Prometheus Alerts on OpenShift

Prometheus is one of the fastest Cloud Native Computing Foundation projects being adopted. And now it comes as a native product in the OpenShift stack. It gives you everything that a good enterprise monitoring tool needs in one place: Good API, easy integration, time series database, real-time data, alerting, and flexibility. And having good visibility into your cluster state is one of the most important things about operating a distributed system.

In this guide, we will configure OpenShift Prometheus to send email alerts. In addition, we will configure Grafana dashboard to show some basic metrics. All components—Prometheus, NodeExporter, and Grafana—will be created in the separate projects. Prometheus web UI and AlertManager UI will be used only for configuration and testing. Our OpenShift cluster already has Prometheus deployed using Ansible Playbooks.
Ansible Playbook will create 1 pod with 5 containers running. This will change in the future when the HA solution for Prometheus and AlertManager is developed. But for now, this will do :)

We will deploy node-exporter so we can have some node level metrics too.

oc adm new-project openshift-metrics-node-exporter --node-selector='zone=az1'
oc project openshift-metrics-node-exporter
oc create -f -n openshift-metrics-node-exporter
oc adm policy add-scc-to-user -z prometheus-node-exporter -n openshift-metrics-node-exporter hostaccess

To deploy Grafana we will use an already existing project from mrsiano github project.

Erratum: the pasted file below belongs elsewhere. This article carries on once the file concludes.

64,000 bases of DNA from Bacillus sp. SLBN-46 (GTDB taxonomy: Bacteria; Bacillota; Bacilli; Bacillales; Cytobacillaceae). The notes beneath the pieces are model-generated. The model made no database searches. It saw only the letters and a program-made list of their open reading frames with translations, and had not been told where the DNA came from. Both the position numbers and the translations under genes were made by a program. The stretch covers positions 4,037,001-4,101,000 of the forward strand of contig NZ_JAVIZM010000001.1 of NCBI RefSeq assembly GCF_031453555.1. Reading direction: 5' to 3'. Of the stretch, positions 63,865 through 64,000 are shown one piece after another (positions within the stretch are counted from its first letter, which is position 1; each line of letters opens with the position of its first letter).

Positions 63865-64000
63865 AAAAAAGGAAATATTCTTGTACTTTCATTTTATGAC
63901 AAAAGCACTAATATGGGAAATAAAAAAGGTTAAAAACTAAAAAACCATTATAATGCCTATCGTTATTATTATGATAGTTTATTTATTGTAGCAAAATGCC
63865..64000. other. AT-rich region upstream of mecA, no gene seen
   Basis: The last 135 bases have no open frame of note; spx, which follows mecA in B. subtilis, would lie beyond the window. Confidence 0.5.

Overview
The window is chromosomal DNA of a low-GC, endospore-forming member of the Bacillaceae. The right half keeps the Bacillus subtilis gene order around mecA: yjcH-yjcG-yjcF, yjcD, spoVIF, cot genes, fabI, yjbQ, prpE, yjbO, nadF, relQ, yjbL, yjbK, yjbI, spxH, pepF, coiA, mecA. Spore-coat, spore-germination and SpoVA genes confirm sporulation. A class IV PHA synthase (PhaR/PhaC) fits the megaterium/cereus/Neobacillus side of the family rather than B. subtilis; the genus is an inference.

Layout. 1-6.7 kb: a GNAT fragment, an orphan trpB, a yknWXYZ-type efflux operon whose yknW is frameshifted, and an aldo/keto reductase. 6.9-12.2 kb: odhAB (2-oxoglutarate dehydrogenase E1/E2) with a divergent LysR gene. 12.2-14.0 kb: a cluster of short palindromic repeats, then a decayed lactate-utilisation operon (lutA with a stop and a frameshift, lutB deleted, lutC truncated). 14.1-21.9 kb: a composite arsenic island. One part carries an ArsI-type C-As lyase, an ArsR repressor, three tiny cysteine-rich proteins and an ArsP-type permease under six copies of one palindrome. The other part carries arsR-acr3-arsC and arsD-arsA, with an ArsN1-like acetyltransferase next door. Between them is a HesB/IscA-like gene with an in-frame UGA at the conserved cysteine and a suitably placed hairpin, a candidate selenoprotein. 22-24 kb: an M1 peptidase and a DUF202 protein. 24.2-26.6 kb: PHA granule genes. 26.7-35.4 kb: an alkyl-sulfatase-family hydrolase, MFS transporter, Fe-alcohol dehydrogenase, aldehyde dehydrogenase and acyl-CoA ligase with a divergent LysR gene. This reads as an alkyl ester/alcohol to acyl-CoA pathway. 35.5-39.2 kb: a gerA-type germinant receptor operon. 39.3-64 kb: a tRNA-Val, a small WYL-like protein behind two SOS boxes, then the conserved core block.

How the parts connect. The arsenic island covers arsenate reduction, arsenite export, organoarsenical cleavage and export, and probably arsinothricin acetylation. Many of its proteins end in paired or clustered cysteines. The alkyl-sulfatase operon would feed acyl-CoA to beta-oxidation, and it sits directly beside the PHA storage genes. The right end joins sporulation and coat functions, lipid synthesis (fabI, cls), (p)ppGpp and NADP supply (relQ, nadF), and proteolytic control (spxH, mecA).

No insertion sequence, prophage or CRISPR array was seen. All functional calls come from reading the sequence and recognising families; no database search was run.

git clone
cd grafana-ocp
./ prometheus-ocp openshift-metrics true

To configure Grafana to consume Prometheus, we will link grafana and openshift-metrics projects:

oc adm pod-network join-projects --to=grafana openshift-metrics

For the authentication read management-admin service account token:

oc sa get-token management-admin -n management-infra

Login to the Grafana dashboard and add new source:


Example queries were taken from OpensShift Git repository.

  • For cluster memory: sum(container_memory_rss) / sum(machine_memory_bytes)
  • For changes in the cluster: sum(changes(container_start_time_seconds[10m]))
  • For API calls: sum(apiserver_request_count{verb=~"POST|PUT|DELETE|PATCH"}[5m]) and sum(apiserver_request_count{verb=~"GET|LIST|WATCH"}[5m])

Next, we will configure the alerts and mail client. For mail messages, I will use as it gives an easy way to send mail via SMTP.

Now the alert manager is not exposed to outside world, so we will expose it temporarily in order to see alerts being generated.

cat <<EOF | oc create -n openshift-metrics -f -
apiVersion: v1
kind: Service
   name: alertmanager
 name: alertmanager
 namespace: openshift-metrics
 - port: 8080
   protocol: TCP
   targetPort: 9093
   app: prometheus
 sessionAffinity: None
 type: ClusterIP
 loadBalancer: {}

oc expose service alertmanager -n openshift-metrics
route="$(oc get routes -n openshift-metrics alertmanager --template='{{ }}')"
echo "Try accessing $route"